Author’s Intent, Eternal Present

I frequently set my stories in what I call the Eternal Present, meaning the action is revealed as it happens using present tense. I first employed this technique in my sci-fi fantasy works The Longtimer Chronicles and found it to be a more natural way for me to write. Almost all my current work is written this way, except when I wish to convey the idea that a situation has passed and cannot be altered. In those cases, I employ past tense.

Some of this may come from also being a playwright. Stage direction in scripts is almost always done in present tense. I write with an eye toward converting a piece into different mediums that have different formats and methods of conveying information. Moving from the static page to the stage requires lots of pruning of exposition and description. In doing so, the challenge is to keep the message on track.

I’m fond of saying that we exist in the here and now, with just memories of the past and speculation about the future. In trying to reflect this in my writing, I find present tense gives an immediacy to the action of the narrative. I’ve more recently been experimenting with condensing the exposition into more sparse paragraphs and relying on dialogue, much like a script. Prose is a completely different medium, however, so I don’t want to entirely abandon the luxury of having paragraphs that spell out backstory that can only be hinted at in a script.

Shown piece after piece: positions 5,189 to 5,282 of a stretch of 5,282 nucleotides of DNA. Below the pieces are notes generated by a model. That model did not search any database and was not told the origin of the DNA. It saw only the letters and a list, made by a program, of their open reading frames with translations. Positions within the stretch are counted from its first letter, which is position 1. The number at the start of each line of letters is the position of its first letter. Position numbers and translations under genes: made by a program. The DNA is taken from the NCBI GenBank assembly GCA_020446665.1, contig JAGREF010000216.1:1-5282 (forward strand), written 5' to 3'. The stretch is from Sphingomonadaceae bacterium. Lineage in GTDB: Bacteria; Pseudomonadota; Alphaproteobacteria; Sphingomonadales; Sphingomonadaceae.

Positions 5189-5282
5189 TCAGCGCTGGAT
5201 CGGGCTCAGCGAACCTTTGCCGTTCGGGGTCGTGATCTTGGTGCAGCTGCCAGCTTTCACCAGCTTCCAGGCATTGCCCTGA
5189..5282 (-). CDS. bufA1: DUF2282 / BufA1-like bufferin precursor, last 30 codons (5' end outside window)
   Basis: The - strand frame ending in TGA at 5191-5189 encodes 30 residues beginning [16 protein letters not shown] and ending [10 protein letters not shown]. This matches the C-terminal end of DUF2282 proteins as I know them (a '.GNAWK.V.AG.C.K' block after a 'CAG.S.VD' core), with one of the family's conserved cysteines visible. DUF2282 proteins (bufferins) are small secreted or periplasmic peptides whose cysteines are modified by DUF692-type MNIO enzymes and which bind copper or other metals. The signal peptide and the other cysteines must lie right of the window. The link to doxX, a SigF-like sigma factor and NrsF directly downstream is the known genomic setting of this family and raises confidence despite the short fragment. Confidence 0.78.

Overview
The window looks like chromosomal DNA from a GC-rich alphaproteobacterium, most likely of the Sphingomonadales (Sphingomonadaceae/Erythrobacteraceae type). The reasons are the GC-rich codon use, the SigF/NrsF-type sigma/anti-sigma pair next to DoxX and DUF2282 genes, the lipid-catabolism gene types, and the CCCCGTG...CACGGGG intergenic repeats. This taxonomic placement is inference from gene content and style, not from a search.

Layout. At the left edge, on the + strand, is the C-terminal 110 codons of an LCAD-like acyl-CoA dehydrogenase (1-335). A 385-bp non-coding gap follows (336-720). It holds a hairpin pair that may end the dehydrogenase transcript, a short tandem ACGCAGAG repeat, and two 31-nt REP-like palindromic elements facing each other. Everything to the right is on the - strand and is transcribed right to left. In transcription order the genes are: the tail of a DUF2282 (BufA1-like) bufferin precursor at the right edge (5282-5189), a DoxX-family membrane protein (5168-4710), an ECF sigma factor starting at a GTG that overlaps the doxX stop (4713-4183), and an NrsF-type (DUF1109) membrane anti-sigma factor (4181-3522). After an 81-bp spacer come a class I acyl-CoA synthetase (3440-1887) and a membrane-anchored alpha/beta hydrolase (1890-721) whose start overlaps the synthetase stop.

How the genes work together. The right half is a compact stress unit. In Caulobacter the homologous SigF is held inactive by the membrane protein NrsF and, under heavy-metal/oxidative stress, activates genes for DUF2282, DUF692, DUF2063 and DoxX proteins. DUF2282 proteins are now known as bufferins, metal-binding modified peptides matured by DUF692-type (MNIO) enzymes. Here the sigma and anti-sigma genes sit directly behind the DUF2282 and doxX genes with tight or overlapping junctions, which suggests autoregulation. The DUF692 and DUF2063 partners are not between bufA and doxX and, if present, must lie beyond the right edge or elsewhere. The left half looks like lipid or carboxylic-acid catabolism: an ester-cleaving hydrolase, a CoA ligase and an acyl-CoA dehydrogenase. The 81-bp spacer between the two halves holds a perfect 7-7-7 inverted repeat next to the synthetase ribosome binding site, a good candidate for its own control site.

Another major challenge in my work is conveying a story across several works. Currently, elements of stories are contained in two story collections and one novel with a second novel in its later stages and a third story collection in the works. Consequently, I scatter bits and pieces of information throughout, making it helpful, though not required, to know the supporting works for the full story. In addition, some of the stories are told through different mediums. For instance, the story behind my current work in progress Worthy begins in my play Another Mother which premiered at The Essential Theatre in Atlanta in 2017. The story has taken many twists and turns since, necessitating many revisions to the script.

In addition to guiding the reader through the action as it happens, I also tend to write in a non-linear manner, mixing up events and bouncing around in the timeline. This can become confusing for those not accustomed to this style, so I try to make it clear when something is happening, though there will always be those who miss the cues. In reviews of my play, a major figure was consistently identified as an aunt when the script clearly identified her as a cousin. Having the same actor play two roles didn’t help matters, though she did an admirable job of distinguishing between the characters. The only thing writers can’t control is how audiences perceive their work.

Leave a Reply